• Bar charts are a good way to identify overall sales based on products or services or to compare individual performance (whether individual, service or product based).
  • Stacked bar charts and pie graphs let companies compare different measures such as products against one another.  A pie graph can show percentages of sales in comparison with others or identify regional performance.  In addition, drill-through capabilities let decision makers choose what information might be worth looking at more in depth.  Also, some pie graphs can automatically group information together if it falls under a certain percentile to focus on the larger numbers.
  • Heat maps can be used to identify general trends and product popularity as well as sales comparisons.
  • Geographic maps can serve many purposes from identifying different gas prices in various regions, comparing or contrasting election results, looking at discrepancies in sales or student scoring, etc. 
  • Embedded reports are used in some dashboards to combine reporting and dashboards into a single interface.
  • Charts and graphs provide organizations with a general view of sales and time-series type of information.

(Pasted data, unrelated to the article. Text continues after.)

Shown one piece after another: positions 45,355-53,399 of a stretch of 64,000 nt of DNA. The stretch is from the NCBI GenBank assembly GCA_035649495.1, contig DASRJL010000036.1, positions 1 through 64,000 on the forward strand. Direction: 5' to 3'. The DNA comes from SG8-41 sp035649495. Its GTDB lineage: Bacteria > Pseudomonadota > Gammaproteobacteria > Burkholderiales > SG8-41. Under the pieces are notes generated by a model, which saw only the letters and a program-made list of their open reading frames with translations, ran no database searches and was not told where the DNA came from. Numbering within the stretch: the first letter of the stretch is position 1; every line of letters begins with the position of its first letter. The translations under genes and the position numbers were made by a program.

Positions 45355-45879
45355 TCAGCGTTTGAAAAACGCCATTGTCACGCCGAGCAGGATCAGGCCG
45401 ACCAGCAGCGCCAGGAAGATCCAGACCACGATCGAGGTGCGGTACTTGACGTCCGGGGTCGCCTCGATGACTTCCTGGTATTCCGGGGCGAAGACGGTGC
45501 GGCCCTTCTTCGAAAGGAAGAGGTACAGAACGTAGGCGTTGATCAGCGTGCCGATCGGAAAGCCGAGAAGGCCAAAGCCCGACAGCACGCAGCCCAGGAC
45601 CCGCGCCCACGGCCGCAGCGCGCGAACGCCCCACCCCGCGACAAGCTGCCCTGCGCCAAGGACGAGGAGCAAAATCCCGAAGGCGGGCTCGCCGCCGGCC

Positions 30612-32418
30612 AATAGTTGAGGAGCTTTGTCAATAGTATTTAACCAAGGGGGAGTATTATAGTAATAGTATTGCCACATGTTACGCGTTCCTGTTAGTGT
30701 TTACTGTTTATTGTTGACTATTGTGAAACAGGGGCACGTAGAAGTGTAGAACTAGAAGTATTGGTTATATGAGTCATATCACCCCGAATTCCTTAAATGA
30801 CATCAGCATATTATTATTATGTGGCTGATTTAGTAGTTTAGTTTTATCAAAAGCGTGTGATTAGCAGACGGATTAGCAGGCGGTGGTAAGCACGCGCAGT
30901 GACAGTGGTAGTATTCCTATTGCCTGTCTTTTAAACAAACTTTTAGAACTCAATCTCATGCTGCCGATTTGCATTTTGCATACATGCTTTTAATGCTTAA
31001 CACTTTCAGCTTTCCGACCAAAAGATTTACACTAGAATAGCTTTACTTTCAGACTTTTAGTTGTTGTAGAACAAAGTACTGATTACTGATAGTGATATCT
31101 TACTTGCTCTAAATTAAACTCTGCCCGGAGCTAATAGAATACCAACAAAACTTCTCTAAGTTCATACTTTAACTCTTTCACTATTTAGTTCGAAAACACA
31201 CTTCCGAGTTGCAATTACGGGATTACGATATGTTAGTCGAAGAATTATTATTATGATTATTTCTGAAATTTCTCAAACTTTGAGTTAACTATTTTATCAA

• And the list goes on…

One or more of these visualizations can be displayed within a dashboard.  The more simply the information is displayed, the better - as it is important to balance the concept of analyzing information and overall data visibility with providing instant access to the most important and immediate metrics required for regular monitoring.

Many solutions providers offer dashboard templates that can be used to drag and drop visualizations into general dashboards with two or four blocks, etc.  This idea provides the basis that organizations should use when designing their dashboards.  Even though business users will be comparing multiple types of information in one centralized area, in reality, the less and more direct information viewed (that can be drilled through to gain deeper insights) is the way to go.  Therefore, it may be best to limit dashboard to six key areas that encompass the 10 metrics, leaving room to connect to other visualizations, reports or data sources based on in-depth analyses that might be required.